Senate contest among key races in Nov. 6 election

Indiana could help determine majority party


Ava Amos

Sr. Mary Ann Stewart instructs her G period history class on Oct. 17. Sr. Stewart said she encourages all students who registered to vote to cast their ballot on Nov. 6.

Nic Napier, Opinion Editor

It may be difficult to believe that it has almost been two years since the 2016 presidential campaign during which America saw candidates Hillary Clinton and Donald Trump battle it out to win over the hearts of the nation. Now, the country prepares for the Nov. 6 midterm elections.

As 435 seats in the House of Representatives and a third of the Senate seats (including one of the two in Indiana) are up for election, as the country is waiting to see who will fill the vacant chairs and serve their state. and perhaps change the party in control of the Senate, which is now 51-49 Republican. 

Indiana will see Republican candidate Mike Braun for United States Senate, Democratic candidate and incumbent Joe Donnelly and Libertarian candidate Lucy Brenton continue to vie for voters’ attention as the election draws nearer.

Both the Democratic and Republican candidates for the U.S. Senate in Indiana have flooded the local television stations with advertising as the campaign continues. 

Ms. Jill Baisinger, an AP social studies teacher, noted how the midterm elections provide a way of keeping a check on the current president during his term.

This midterm specifically will focus on the efforts of Trump and whether or not he has lived up to his campaign promises and has served the American people in accordance with a majority of their party’s wishes. Currently, the Republican Party holds the majority in both the House of Representatives and Senate, which Baisinger said is referred to as a unified government.

The Democrats will look to change that in November as they hope to reverse the effects of Trump and his administration and take back control within both the House and the Senate. 

Baisinger said, “Either party wants to control the House or the Senate because they want to see their policies advanced.” She continued by saying that if a party loses control of either political body, it becomes more difficult for that party to push its agenda, and they will end up seeing the opposite agenda pushed instead.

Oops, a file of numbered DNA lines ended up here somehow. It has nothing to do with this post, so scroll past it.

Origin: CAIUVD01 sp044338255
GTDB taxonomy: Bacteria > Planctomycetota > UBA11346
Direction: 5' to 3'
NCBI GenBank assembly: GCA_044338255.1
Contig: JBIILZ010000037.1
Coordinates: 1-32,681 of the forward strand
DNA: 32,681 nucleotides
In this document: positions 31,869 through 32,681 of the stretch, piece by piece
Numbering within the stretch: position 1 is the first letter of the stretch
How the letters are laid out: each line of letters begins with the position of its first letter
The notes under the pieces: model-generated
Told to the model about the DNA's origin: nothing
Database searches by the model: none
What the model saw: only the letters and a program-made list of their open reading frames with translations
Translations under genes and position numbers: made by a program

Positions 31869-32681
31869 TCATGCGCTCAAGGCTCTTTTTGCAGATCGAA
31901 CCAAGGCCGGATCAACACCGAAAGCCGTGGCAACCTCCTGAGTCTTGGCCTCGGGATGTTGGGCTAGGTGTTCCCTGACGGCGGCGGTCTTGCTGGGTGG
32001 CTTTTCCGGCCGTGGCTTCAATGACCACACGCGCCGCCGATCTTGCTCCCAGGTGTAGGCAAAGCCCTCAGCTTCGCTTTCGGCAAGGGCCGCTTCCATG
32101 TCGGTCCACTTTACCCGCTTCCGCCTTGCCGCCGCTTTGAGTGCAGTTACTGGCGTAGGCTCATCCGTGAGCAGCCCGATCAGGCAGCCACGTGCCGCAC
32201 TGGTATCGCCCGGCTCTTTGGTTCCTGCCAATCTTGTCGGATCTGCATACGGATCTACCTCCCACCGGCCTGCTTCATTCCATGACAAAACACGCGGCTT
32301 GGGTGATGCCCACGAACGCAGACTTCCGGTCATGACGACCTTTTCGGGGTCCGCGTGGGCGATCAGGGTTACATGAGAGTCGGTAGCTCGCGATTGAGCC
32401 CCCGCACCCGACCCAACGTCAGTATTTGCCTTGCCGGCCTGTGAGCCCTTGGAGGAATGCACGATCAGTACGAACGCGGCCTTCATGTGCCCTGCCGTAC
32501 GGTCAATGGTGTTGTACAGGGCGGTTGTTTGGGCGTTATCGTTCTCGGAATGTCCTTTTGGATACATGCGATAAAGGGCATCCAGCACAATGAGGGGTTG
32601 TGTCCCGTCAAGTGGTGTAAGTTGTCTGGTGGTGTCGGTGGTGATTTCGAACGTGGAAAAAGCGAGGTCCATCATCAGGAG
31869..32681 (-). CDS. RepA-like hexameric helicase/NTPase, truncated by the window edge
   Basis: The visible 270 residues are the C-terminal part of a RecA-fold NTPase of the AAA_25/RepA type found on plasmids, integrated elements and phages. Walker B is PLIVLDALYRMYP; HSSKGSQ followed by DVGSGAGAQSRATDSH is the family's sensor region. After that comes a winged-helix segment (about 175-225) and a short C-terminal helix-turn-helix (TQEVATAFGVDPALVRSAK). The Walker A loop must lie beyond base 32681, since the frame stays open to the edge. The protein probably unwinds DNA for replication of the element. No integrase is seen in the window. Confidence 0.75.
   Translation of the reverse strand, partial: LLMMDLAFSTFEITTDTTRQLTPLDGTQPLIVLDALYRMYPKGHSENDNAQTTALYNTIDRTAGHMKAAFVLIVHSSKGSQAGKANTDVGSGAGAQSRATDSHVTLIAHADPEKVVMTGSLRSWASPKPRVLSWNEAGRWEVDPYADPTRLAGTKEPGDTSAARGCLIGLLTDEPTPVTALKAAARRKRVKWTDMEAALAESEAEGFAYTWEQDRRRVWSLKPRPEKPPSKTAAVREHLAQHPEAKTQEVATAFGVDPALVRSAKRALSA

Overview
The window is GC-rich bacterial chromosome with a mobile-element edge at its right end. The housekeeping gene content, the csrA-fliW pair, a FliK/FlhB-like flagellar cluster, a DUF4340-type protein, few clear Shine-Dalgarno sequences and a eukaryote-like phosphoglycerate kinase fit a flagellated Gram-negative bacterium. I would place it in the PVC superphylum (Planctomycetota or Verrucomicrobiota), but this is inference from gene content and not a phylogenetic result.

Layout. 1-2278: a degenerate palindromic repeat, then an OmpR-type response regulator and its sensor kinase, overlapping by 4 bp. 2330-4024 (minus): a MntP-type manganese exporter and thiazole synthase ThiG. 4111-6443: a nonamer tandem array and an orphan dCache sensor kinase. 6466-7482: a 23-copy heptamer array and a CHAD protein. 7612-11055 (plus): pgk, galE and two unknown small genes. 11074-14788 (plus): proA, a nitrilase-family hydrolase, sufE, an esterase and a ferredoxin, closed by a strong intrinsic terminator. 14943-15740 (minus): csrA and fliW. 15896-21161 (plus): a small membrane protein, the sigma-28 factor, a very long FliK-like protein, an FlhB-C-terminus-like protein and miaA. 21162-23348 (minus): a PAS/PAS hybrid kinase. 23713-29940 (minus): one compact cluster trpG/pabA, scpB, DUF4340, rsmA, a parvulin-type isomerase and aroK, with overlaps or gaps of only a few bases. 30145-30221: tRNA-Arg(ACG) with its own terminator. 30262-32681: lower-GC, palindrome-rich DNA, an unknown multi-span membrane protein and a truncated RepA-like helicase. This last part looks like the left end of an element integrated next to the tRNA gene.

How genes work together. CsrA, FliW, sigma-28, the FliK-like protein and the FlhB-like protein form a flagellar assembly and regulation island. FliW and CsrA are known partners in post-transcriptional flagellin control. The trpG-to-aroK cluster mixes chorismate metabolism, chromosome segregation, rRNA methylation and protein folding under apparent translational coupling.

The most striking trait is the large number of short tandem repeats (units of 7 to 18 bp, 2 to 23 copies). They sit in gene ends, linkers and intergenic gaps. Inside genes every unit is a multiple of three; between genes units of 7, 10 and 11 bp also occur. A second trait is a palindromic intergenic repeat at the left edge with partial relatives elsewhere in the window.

In terms of current political issues, Baisinger said voters usually tend to focus on unemployment, the economy and any issues affecting their families. She went on to mention how conservative values tend to guide Indiana families when voting, given the state’s location in the Midwest. 

Voting takes place on Nov. 6, with polls open from 6 a.m. to 6 p.m. Indiana residents who are registered to vote may find their polling location by going to and entering their first and last name, age and street address. 

First-time voters are reminded that they must show a valid ID, such as a driver’s license or passport. No, your beloved ID hanging on your Cathedral color-coded lanyard won’t work. 

Sr. Mary Ann Stewart will cast her ballot, as she said she has never missed a vote since she was first able to do so in 1968. She noted that one of the individuals for whom she cast her first vote was Sen. Robert F. Kennedy, who won the presidential primary in Indiana but was assassinated in June after he won the California primary. 

She says by having the right to vote but then by choosing not to case your ballot “you are giving more power to people who did (vote).”

One senior who plans to take Sr. Stewart’s advice is senior Abby Thomas, who will vote for the first of November. Thomas said “Choosing the people that will represent our voices, both locally and nationally, is of the utmost importance in ensuring the government will reflect each citizen’s beliefs.”